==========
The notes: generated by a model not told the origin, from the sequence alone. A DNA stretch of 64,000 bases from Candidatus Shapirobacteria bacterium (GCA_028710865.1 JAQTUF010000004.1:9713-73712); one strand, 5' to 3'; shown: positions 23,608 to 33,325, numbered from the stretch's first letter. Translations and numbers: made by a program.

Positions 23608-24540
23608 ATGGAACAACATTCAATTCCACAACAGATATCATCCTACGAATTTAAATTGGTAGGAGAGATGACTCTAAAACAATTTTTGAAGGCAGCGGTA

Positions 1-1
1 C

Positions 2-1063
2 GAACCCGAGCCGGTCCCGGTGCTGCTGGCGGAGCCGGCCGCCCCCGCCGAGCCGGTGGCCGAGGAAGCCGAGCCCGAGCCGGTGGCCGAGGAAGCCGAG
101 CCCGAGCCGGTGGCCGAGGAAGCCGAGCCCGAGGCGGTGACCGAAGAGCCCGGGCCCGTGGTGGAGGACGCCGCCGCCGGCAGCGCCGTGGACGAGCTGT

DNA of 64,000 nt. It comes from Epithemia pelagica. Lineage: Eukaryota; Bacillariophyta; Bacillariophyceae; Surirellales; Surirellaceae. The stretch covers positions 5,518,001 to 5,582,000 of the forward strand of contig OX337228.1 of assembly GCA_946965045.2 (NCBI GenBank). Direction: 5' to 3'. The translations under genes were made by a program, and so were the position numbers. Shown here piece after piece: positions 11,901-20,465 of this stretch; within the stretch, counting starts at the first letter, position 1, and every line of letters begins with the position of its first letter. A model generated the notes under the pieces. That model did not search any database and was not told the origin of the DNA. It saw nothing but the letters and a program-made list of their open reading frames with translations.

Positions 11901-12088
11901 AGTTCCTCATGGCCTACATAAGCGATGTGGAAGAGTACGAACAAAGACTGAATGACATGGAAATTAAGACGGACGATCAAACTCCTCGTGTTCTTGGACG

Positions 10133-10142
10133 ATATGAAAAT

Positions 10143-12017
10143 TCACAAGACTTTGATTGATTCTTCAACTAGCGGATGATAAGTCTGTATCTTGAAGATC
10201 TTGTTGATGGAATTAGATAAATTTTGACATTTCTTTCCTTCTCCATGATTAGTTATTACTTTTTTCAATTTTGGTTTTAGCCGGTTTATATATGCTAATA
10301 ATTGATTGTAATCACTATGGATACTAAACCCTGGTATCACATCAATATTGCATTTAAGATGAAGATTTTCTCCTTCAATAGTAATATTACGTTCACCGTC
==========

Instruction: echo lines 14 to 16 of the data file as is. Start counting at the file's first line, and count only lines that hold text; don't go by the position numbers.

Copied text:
Positions 10143-12017
10143 TCACAAGACTTTGATTGATTCTTCAACTAGCGGATGATAAGTCTGTATCTTGAAGATC
10201 TTGTTGATGGAATTAGATAAATTTTGACATTTCTTTCCTTCTCCATGATTAGTTATTACTTTTTTCAATTTTGGTTTTAGCCGGTTTATATATGCTAATA